New Year and Myth
Another year is done. A new decade begun and, in the work of a second, one year hands its heft and weight to the next. At the stroke of midnight my family strip off our socks, put on our most outrageous coats, and together we run around our house. As our bare feet scrape across the snow, shouts and swearing and the pain of our cold toes give meaning to the first few seconds of this new year.
And these first seconds accumulate into minutes and hours and days until the next year shows its face, reminding me that we are constantly building on the past, on time, on dirt, and on history. And with words and science, art and mythology, we are constantly trying to make sense of what we’ve built.
The Ancient Greek myth of Demeter, Goddess of the Harvest, and her daughter Persephone, Goddess of Springtime and the Underworld, tells the story of how women’s grief created the seasons.
In classicist Edith Hamilton’s rendition of the Homeric Hymn to Demeter, Persephone (daughter) is kidnapped and raped —with Zeus’ (father) approval— by Hades (uncle) and taken to the underworld (death). Above-ground (life) Demeter (mother) mourns daughter’s fate, and the harvest stops, people starve “Nothing grew; no seed sprang up”. Father sees his mistake, sending a messenger to bring daughter back from the dead. But as daughter leaves death, uncle forces her to eat a single pomegranate seed, for if daughter eats food of the underworld she is sentenced to “return to him.”
And so, over and over, springtime arrives as mother celebrates daughter’s return to life, winter follows as mother mourns daughter’s return to death. Out of this cycle of women’s grief, the seasons are born. And out of the seasons, a myth takes shape.
Beneath the Present
Out of the seasons and seconds and days and years, our lives take shape and find their paths. And as a new year dawns, as the snow sticks to the barren ground, forward motion means looking, first, at the past. I remember walking though the galleries at the Detroit Institute of Arts, pale faces in the classical paintings loomed down telling stories of power, darkening the rooms. Turning a corner, I found Kehinde Wiley’s Officer of the Hussars and could feel the weight of history staring back at me. In those brushstrokes, Théodore Géricault’s 1812 work and history and mythologies crash into the present, leaving complicated truth roiling within the subject’s eyes and dark face.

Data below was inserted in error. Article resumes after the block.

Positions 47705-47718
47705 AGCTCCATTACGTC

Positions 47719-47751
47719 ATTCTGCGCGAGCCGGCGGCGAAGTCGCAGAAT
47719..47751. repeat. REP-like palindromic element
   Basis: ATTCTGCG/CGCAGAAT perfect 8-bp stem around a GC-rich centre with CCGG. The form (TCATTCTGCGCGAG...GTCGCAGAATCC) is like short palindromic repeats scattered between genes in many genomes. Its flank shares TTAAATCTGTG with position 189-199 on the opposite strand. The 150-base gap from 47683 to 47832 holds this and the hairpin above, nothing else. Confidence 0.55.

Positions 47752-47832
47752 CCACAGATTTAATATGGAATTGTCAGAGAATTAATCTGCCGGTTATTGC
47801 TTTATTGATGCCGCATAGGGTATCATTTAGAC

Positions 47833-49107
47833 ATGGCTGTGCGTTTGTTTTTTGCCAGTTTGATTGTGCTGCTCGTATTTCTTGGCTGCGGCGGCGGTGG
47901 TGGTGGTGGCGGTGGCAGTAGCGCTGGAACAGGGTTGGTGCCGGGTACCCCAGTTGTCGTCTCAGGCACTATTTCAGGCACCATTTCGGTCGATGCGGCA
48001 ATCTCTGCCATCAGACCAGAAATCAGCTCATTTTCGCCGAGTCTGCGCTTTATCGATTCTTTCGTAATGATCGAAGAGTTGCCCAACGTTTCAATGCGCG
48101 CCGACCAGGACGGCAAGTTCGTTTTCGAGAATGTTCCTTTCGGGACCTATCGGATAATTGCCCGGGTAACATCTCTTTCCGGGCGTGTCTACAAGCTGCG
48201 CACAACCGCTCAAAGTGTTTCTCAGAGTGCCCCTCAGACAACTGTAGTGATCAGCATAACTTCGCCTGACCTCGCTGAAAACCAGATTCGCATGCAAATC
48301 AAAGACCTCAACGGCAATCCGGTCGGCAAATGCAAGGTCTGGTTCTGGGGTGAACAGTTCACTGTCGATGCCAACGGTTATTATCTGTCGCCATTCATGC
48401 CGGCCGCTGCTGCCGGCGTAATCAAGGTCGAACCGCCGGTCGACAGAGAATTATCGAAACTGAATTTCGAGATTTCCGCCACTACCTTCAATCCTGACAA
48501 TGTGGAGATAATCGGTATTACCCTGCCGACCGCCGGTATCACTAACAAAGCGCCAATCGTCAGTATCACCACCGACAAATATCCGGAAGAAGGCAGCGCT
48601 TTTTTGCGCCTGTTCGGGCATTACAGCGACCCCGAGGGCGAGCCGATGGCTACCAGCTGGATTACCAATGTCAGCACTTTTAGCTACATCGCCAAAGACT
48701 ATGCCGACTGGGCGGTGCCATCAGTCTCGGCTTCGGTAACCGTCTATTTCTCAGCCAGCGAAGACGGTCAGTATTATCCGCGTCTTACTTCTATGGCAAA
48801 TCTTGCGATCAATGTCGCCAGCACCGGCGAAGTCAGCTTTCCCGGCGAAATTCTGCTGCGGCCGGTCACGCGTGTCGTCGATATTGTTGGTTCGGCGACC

As does all of Wiley’s work–whether Napoleon Leading the Army over the Alps, the presidential portrait President Barack Obama, Three Girls in a Wood, and countless other paintings. Each laborious work holds history’s mirror up to the present that resides within the eyes of each subject, inviting us to take a closer look. As Wiley said in an interview about his St. Louis exhibition,
“The great heroic, often white, male hero dominates the picture plane and becomes larger than life, historic and significant […]That great historic storytelling of myth-making or propaganda is something we inherit as artists. I wanted to be able to weaponize and translate it into a means of celebrating female presence.”
Folded Within History
In art and myth alike, history’s perspectives remind us that without the past, us humans wouldn’t be equipped to reinvent the future. And this reinvention begins with education, looking into the word’s past, educate comes from the Latin “educere” meaning “to lead out”. Within higher education, the challenge is to bring education back to its roots, as education innovator Cathy N. Davidson writes in The New Education,
“Whereas the research university puts its institutional reputation first, community college prioritizes student growth. Rather than beginning from a fixed standard of what counts as expertise […] community college takes any student at any level in order to help that student reach their goal.”
Community college has the ability to recreate the atmosphere of education, making knowledge and growth more accessible. Using the example of a community college’s (16) innovative programming, in quoting Dean John Mogulescu Davidson explores how education can use the past to its advantage by, “trying new ideas, comparing the new with the old, building on what worked.”
In the face of this new year, this new decade, —in the 20s, I will pursue higher education—every second is a time to run barefoot through the snow and eat pomegranate seeds; every second is a time to question and imagine, to “lead out” what is folded within history so that with every second, we can move into the future.
Painting inspired by the myth of Persephone, a mother’s grief, and Dante Gabriel Rossetti’s Proserpine: